Well what can I say, it seems almost repetitive to say we were stuck on the side of the road, but there we were, making a run for the border with a day to spare, and we lost all power. First I thought it we had run out of fuel, but topping it up, it was clear that it wasn’t. Then I thought is was compression, and discovered one of the cylinders was full of fuel.
Whilst I suspected all wasn’t well with the bike, I really believed we would make it to the border and didn’t top up the phone card and couldn’t even contact the mechanic to see what else I could do. So every vehicle that passed, I flagged down and asked for a tow to the border, but none were going that far, so the best option was to return to Yebello. It eventually turned out to be the French tourists in their 4×4 with guide and driver who passed us on the road earlier, who we stopped to have a chat with, who had passed us again and were now on their way back to Yabello for the night, who towed our sorry bike to a place where a truck would be much easier to find should we need one to get to the border.
Armed with phone credit, I got in touch with Mick our mechanic, who instructed me to clean carbs thoroughly, and check the timing device. Carbs cleaned just as it got dark, and no improvement in the bike. The next morning, I checked the interrupter and that seemed fine too. So without further consultation, I arranged a truck. Getting across the border was a higher priority now.
Truck found, price agreed, I thought we would be on road to Kenya, but 3 hours later, we found ourselves outside the house of the local transport official where her mother was persuaded to allow the driver to complete the necessary documents and sign it in her absence. The legality obviously questionable, but when you in a hurry, you gotta do what you gotta do.
Finally we were on the road to Moyales with Ethiopian folk music quietly playing in the back ground, whilst I tried to ignore the vulnerability of the situation we were in terms of crossing the border handicapped by a bike that didn’t work.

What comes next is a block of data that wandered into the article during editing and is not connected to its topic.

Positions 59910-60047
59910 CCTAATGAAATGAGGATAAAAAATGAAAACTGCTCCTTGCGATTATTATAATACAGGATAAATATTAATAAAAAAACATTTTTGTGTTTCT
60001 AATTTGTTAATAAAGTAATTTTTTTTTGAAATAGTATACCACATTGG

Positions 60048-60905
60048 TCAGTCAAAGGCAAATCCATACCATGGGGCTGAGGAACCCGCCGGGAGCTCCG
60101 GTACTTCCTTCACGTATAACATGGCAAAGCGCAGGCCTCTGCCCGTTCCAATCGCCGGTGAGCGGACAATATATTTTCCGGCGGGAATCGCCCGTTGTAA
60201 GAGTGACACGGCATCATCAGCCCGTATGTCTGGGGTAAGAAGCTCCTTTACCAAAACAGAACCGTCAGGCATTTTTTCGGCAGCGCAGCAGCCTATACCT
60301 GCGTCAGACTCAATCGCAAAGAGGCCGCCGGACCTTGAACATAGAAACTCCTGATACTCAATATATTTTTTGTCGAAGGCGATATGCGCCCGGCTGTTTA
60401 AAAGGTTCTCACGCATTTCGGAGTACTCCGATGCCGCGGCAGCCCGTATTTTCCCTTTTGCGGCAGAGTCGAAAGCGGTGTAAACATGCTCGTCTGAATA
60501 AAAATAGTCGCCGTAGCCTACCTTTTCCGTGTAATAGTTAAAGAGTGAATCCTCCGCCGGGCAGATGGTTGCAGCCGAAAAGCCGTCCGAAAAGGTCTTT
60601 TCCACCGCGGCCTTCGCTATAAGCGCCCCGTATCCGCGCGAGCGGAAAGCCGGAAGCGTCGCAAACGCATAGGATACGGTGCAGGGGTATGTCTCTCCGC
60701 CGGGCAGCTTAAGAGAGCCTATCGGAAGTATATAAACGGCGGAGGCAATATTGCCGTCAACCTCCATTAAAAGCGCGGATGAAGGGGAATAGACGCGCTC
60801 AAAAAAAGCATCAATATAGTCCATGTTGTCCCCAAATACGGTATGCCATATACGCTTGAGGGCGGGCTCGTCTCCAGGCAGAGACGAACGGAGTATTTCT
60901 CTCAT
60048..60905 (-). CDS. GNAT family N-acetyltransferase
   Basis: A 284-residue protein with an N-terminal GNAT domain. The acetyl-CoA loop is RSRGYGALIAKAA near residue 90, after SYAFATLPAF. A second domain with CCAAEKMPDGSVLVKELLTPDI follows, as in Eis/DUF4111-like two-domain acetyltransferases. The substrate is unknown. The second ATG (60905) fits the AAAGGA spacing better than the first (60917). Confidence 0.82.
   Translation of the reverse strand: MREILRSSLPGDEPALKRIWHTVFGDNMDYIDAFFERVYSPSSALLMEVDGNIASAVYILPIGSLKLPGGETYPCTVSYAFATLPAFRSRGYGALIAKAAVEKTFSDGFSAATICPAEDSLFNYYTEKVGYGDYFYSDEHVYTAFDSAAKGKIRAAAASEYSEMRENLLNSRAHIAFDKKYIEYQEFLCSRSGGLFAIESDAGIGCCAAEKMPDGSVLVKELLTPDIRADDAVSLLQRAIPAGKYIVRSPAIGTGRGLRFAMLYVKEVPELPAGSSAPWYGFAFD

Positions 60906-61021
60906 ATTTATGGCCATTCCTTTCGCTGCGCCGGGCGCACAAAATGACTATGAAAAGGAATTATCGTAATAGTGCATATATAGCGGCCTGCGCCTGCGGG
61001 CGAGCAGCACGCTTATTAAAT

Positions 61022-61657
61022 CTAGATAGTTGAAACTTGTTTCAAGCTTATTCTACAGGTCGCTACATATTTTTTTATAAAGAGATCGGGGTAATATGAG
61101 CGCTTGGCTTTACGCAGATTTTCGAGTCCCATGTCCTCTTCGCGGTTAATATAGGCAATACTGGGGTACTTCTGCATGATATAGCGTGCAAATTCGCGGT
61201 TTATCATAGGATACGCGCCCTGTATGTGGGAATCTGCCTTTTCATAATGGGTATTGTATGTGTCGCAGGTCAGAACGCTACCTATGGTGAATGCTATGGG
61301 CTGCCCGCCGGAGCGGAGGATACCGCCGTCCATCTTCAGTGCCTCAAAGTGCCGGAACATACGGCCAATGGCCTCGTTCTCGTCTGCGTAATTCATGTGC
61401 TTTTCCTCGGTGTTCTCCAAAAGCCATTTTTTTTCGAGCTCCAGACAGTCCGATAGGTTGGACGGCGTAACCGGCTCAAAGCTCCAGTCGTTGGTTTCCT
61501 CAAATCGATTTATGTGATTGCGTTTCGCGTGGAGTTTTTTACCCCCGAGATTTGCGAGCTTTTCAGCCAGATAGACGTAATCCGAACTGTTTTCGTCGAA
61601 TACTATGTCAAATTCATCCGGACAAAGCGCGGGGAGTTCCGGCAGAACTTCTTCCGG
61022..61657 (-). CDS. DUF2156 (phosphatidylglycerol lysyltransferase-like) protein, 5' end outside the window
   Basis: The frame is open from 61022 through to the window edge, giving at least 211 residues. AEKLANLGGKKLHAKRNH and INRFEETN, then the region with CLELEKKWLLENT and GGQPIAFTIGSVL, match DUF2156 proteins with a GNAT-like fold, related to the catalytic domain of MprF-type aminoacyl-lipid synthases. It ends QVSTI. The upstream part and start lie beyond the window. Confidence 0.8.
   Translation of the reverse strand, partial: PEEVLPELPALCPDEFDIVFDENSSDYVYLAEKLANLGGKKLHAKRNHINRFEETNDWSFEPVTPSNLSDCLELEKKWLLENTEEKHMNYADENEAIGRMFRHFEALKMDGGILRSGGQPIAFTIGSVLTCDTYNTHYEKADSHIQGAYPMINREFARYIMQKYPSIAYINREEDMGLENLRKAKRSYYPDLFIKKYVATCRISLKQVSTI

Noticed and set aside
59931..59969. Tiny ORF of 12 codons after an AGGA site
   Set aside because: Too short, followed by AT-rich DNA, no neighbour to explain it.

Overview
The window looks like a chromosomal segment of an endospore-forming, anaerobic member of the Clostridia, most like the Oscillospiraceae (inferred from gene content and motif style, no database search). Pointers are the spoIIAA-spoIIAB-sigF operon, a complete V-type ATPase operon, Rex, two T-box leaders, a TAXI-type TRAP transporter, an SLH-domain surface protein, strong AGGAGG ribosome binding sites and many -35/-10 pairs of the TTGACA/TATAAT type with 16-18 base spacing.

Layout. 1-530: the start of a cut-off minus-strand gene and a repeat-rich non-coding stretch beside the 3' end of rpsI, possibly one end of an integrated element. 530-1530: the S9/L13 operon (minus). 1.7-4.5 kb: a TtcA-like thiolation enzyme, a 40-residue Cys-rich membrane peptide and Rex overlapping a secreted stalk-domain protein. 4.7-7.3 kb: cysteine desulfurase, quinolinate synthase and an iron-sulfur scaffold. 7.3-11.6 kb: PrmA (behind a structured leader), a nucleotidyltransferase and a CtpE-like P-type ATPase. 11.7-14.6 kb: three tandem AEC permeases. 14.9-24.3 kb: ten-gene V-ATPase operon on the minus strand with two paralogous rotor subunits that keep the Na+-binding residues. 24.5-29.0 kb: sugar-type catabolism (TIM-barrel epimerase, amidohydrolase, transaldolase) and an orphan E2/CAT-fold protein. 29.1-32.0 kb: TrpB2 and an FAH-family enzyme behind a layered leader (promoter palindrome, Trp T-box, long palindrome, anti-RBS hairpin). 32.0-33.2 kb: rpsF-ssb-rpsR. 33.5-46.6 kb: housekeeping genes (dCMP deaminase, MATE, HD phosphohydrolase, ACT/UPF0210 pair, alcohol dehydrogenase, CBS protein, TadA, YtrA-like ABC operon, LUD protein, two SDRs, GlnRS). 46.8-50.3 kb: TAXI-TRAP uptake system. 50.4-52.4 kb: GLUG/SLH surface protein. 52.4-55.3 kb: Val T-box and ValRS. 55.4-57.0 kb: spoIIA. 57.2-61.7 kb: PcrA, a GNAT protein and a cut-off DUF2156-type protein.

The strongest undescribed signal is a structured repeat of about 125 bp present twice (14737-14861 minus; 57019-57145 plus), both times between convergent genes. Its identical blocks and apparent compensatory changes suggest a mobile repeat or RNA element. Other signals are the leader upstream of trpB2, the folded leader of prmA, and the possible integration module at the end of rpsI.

As soon as we arrived, with 2 hours to spare, the haggling commenced on how much for a bunch of guys to get the bike off the truck and local fixer/guide/helper/money changer extraordinaire made himself known and pointed me in all the right directions to documents stamped, fingerprints taken and photos logged. Surprisingly, Ethiopia customs and immigration processed us quickly, and by 4.30pm I was encouraging the bike pushers to push harder to get the bike up the hill to the Kenyan customs and immigration.
Finally we were in Kenya, and a feeling of safe in terms of visas! The next day, I worked on the bike, still on the side of the road. I sent the tank off to be cleaned, double/triple cleaned the carbs, and changed the oil yet again. So back to the timer, and found that it had moved about half a cm. Right on the border of Kenya and Ethiopia as not the place to find solutions, and despite the best efforts of the local mechanic, he clearly didn’t have tools or the right experience, and so another truck was arranged and it was time to go the Jungle Junction in Nairobi where a good mechanic and a great location beckoned us.